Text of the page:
Limiting its share repurchases may have hurt SunTrust Banks Inc.’s efforts to wrest Wachovia Corp. away from First Union Corp., which early this month agreed to buy Wachovia.

SunTrust bought back about 4.2 million of its own shares during the second quarter as it pursued an unsolicited all-stock bid for Wachovia, but that was no match for the buying being done by Wachovia and First Union. Wachovia said this week it bought about $552 million of First Union’s stock, or about 18 million shares, during the second quarter. First Union also was a buyer, repurchasing about 2.1 million of its own shares and entering new forward purchase contracts for another 5.9 million, according to its second-quarter financial statement filed Monday.

In buying First Union’s shares, as well as spending millions of dollars on print and broadcast advertising over the summer, Wachovia spent liberally to help First Union, and to save a deal it considered the best alternative for its future.

“Once First Union and Wachovia signed a merger agreement, they were in it together, a united front,” said Marni Pont O’Doherty, an analyst at Keefe, Bruyette & Woods Inc. “Wachovia was not going to remain independent, or stay off to the side. They were in it together.”

SunTrust is not second-guessing its decisions to limit buybacks to 6.8 million shares or to truncate the repurchases early.

In fact, Barry Koling, a SunTrust spokesman, said Thursday that the buybacks were unrelated to the merger. “This buyback authorization was part of an ongoing buyback effort that was underway long before the Wachovia transaction and will continue long afterward. This was not driven by Wachovia considerations.”

Last month SunTrust officials said they had voluntarily halted purchases to avoid a controversy that might have drawn attention away from their main aim: persuading Wachovia shareholders to reject the planned $14.5 billion sale to First Union.

SunTrust’s purchases stopped altogether after the Securities and Exchange Commission raised questions about the Atlanta company’s 11th-hour plan, announced June 13, to buy back an additional five million shares in hopes of goosing its stock price.

Though SunTrust would not confirm whether it discussed the matter with the SEC, sources familiar with the situation said SEC regulators notified SunTrust it was subject to Regulation M — a rule that limits stock buybacks in advance of mergers.

“To avoid having to make a big deal out of [Regulation M], we voluntarily suspended it,” Mr. Koling said. Asked why the company did not try to complete the purchases before mailing its proxy, he said only: “We disclose what we purchase, but we don’t discuss the whys and whens.”

Suspending its share repurchases may have hurt SunTrust’s efforts to counter a sharp rise in First Union’s stock price, which apparently was helped by aggressive buying by Wachovia following the two companies’ April 16 deal announcement.

Altogether, First Union and Wachovia accounted for open-market purchases of about 25 million shares, or about 2.6% of First Union’s outstanding stock, over a three-month period, according to Ruchi Madan, an analyst at Citigroup Inc.’s Salomon Smith Barney unit.

Robert McCoy Jr., Wachovia’s chief financial officer, said the company was not trying to influence First Union’s stock price. Instead, the company saw the purchases as a good investment, he said. “It was our opinion that the value of First Union’s stock was a good investment opportunity.”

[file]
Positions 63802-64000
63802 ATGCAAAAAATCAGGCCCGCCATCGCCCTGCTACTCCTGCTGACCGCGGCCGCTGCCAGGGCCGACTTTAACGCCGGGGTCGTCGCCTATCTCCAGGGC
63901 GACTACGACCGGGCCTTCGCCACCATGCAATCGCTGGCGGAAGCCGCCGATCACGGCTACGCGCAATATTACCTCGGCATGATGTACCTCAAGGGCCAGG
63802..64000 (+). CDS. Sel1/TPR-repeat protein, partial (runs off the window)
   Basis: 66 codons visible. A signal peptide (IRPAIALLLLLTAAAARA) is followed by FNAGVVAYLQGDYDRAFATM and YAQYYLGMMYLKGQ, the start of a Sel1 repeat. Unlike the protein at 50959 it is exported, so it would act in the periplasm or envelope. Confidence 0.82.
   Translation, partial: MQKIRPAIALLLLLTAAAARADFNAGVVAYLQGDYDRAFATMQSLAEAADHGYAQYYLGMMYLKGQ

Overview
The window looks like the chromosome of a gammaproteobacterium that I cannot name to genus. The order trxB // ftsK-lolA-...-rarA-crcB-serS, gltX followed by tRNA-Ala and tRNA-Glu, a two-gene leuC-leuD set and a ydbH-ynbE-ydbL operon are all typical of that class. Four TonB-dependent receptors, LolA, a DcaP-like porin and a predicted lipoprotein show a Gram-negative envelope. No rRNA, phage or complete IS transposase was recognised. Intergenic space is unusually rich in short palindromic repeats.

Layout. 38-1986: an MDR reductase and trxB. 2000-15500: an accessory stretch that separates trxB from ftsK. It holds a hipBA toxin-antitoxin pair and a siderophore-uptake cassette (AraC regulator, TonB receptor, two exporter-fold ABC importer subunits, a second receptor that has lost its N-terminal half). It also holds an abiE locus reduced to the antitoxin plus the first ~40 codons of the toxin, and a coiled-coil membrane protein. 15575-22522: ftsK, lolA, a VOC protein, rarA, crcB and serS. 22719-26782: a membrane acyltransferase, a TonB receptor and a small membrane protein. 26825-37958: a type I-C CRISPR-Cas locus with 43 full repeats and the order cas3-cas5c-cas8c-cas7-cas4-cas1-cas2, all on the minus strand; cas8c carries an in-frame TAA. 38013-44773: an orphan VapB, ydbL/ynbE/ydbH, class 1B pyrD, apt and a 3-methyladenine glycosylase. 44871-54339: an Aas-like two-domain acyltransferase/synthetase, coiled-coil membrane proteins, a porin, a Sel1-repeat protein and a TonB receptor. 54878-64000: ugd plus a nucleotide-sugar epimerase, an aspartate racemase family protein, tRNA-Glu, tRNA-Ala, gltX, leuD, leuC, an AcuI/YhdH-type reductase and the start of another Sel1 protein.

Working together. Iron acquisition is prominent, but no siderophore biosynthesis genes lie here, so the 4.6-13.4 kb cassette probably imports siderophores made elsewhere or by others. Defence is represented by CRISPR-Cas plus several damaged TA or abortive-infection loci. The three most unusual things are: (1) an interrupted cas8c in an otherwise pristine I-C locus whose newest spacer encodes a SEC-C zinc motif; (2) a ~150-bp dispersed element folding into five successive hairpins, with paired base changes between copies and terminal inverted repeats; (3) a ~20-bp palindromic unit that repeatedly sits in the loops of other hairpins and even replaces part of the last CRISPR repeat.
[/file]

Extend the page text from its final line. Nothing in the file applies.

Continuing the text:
Mr. McCoy also said the 18 million shares were not enough to have an effect on First Union’s stock price. “It didn’t influence the market. The market knew we were doing it. During the 45 trading days that we were in the market buying that stock, they [investors] traded 140 million or 150 million shares. And it did not go down after we stopped the buying” in late June.

The steep climb in First Union’s share price — about 18% between April 16 and the Aug. 3 Wachovia shareholder vote — frustrated SunTrust officials, who saw the relative value of their bid for Wachovia melt away.

Because both SunTrust and First Union offered stock for Wachovia, changes in their share prices affected the relative value of their competing bids. When SunTrust made its offer May 14, it was worth 16.7% more than First Union’s. By the end of the campaign, the premium had shrunk to 6%, a figure many analysts said was not enough to persuade shareholders to reject the First Union deal.

On Aug. 3 Wachovia shareholders approved the sale to First Union by what Wachovia executives called a 3-to-1 margin among votes cast. The company has yet to release a final tally, which could come any day.

SunTrust’s chairman and chief executive, L. Phillip Humann, was not available for comment Thursday. In an interview last week with American Banker, he blamed SunTrust’s failure to stop the deal on the narrow premium between his bid and First Union’s.

“I think the single biggest reason that we were not successful is the impressive and somewhat inexplicable 18% rise in the price of First Union’s shares,” he said. “So, although our offer, from May 14 to Aug. 3, improved from $70 a share to $75 a share, First Union’s offer improved [to] about $70. Basically what happened is the spread decreased from 17% to about 6%, but more than all of the decrease is due to the rise in First Union’s stock.”

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